Zhungpa Regional House (gzhung pa khang tshan) is one of the largest regional houses of Sera Mé (se ra smad). This is its main compound. It has two temples. The original temple (east) is smaller, and is presently closed, being used for storage. It was in use as the main temple of Zhungpa Regional House during the lifetime of one elderly monk who is still living in the compound. By the 1930s or ’40s Zhungpa had grown to the point where the monks needed a new temple, and so they negotiated with the monks of the adjacent Tewo (the po) Regional House (then on the northwest corner of the Zhungpa compound) to take over their compound, incorporating it into Zhungpa. At this point Tewo relocated up the hill to a different site. It was then that the larger, newer temple (west), was built. Like most of the buildings at Sera, this temple fell into disrepair after 1959. It was restored in 1990, and today serves as the main temple/meeting hall for the monks. All of the statues in the temple are new, although there is apparently preserved an old statue of Yamāntaka that dates from the time of the Fifth Dalai Lama. This newer temple also housed 1000 images of Tārā before their destruction during the Cultural Revolution.
The original regional house kitchen now serves as a place for wood storage. The new kitchen (located directly across from the new regional house temple) was built during the new temple restoration. The Sera Monastery restaurant used to be located in the Zhungpa Regional House compound. It was moved outside the walls of the monastery to its present location at some point in the last fifteen years.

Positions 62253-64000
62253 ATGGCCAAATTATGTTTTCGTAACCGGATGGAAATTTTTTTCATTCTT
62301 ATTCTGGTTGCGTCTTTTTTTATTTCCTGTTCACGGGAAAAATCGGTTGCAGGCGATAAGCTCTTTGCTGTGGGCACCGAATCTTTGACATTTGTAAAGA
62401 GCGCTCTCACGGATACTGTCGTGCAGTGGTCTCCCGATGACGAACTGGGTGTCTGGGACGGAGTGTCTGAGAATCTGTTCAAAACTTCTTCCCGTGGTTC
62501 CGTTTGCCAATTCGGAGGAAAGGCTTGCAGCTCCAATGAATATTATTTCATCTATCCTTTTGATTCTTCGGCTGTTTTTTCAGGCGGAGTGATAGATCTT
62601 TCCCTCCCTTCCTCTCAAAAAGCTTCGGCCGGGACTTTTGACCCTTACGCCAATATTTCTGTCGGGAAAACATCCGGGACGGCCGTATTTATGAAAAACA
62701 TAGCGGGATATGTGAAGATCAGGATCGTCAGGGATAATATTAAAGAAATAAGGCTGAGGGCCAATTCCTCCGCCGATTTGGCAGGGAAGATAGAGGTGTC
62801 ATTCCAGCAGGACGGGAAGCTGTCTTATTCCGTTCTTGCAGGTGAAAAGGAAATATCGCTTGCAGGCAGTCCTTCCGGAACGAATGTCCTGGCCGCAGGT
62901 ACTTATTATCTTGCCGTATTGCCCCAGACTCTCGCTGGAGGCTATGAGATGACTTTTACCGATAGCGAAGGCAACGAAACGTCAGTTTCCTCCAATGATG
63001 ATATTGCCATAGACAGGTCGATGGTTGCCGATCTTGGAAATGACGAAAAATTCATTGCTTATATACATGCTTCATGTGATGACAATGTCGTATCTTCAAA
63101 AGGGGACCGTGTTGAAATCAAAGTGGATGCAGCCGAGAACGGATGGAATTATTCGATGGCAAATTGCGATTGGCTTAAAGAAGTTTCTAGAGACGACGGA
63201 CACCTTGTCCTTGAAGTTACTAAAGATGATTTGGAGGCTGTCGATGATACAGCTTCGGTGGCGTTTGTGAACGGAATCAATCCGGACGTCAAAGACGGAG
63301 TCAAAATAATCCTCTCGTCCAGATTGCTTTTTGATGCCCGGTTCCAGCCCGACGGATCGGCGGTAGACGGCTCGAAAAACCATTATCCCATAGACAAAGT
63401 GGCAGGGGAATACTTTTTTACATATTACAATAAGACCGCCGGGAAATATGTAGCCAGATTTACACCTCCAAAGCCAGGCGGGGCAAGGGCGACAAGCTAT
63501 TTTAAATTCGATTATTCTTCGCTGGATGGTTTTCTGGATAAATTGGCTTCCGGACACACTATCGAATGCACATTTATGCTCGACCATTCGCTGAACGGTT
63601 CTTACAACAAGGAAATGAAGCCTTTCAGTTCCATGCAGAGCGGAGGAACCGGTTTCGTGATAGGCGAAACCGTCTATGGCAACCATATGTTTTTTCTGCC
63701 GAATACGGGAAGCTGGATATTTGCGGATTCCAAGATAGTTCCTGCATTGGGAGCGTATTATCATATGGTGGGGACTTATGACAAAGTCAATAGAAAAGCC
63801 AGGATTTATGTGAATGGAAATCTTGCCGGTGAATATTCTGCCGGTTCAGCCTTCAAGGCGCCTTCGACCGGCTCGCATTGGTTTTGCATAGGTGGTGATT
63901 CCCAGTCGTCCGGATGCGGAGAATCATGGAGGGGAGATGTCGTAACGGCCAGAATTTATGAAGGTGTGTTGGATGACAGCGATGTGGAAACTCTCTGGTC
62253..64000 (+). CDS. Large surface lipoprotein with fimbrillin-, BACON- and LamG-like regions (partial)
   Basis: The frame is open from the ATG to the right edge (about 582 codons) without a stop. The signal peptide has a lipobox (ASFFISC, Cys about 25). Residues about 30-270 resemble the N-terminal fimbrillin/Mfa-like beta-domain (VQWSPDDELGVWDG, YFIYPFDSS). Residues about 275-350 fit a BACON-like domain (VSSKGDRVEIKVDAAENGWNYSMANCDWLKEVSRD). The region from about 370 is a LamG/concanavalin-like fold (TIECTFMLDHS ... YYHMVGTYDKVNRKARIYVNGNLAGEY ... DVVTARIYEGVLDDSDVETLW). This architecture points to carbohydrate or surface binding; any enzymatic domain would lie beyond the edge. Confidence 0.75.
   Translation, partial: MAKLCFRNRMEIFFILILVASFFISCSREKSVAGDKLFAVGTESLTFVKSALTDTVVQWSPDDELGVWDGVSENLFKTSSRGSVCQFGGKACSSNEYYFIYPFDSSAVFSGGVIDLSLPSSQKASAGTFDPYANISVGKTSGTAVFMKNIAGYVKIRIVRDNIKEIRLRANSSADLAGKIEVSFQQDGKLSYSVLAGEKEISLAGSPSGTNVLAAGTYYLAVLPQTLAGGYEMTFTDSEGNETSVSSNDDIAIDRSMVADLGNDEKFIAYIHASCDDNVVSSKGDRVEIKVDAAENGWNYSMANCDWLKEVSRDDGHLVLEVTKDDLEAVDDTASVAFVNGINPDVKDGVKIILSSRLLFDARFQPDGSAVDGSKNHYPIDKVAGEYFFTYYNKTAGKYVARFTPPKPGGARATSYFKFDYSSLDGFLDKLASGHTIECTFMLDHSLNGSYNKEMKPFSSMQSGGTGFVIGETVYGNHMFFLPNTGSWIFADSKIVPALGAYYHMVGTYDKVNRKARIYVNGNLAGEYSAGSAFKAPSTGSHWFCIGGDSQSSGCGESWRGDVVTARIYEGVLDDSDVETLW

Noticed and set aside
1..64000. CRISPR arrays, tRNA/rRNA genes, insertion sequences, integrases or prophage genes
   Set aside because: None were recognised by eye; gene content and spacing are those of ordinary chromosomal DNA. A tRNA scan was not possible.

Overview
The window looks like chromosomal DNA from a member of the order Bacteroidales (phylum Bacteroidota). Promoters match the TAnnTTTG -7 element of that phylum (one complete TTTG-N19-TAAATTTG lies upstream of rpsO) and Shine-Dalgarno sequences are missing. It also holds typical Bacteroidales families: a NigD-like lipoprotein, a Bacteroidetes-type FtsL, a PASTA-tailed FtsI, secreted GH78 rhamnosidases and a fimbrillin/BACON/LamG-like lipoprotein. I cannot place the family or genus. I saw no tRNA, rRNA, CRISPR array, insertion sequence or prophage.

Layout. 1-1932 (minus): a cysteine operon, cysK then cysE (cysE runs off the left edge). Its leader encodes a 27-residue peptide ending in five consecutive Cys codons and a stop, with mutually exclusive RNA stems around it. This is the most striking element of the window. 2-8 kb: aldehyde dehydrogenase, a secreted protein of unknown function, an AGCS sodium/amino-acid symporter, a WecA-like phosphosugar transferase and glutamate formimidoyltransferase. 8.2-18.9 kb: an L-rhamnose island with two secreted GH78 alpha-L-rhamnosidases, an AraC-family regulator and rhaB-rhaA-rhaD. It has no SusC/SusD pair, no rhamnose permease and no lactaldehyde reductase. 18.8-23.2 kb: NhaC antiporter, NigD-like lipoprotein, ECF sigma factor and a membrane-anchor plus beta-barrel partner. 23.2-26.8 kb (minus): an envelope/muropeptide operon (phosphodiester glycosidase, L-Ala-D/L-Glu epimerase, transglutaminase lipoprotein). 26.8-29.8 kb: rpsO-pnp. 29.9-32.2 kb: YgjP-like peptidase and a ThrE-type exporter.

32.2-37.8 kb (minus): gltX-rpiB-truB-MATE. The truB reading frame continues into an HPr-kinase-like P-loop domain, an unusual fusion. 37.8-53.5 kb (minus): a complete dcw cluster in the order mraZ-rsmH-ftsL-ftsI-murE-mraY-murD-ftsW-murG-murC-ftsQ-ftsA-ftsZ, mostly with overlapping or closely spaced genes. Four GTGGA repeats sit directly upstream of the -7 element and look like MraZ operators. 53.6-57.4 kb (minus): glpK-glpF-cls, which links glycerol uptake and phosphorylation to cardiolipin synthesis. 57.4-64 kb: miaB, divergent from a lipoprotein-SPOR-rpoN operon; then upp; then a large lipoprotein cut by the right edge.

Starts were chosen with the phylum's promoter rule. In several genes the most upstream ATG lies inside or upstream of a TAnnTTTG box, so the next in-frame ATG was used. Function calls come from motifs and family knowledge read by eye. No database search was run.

The statue of the founder of the regional house (Jokpo Rinpoché, ’jog po rin po che) on the main altar contains the relics of this saint. The original statue was destroyed during the Cultural Revolution, but the monks were able to locate it, and to extract from it the reliquary remains, which were then placed inside the new statue.
The lama residence (bla brang) of Dakpa Rinpoché (dag pa rin po che), located above and behind the old temple, today serves as offices and working space for the general monastery administration. This lama (bla ma) was a former holder of the Ganden (dga’ ldan) throne.
Geshé Yeshé Topden (dge bshes ye shes stobs ldan, long-time retreatant in Dharamsala, India, and the first resident teacher at Istituto Lama Tsongkhapa, Italy) was one of the more renowned recent teachers from this regional house. He died in the 1990s while in retreat in India. His funerary stūpa (gdung rten) is housed in the Zhungpa Regional House at Sera-India.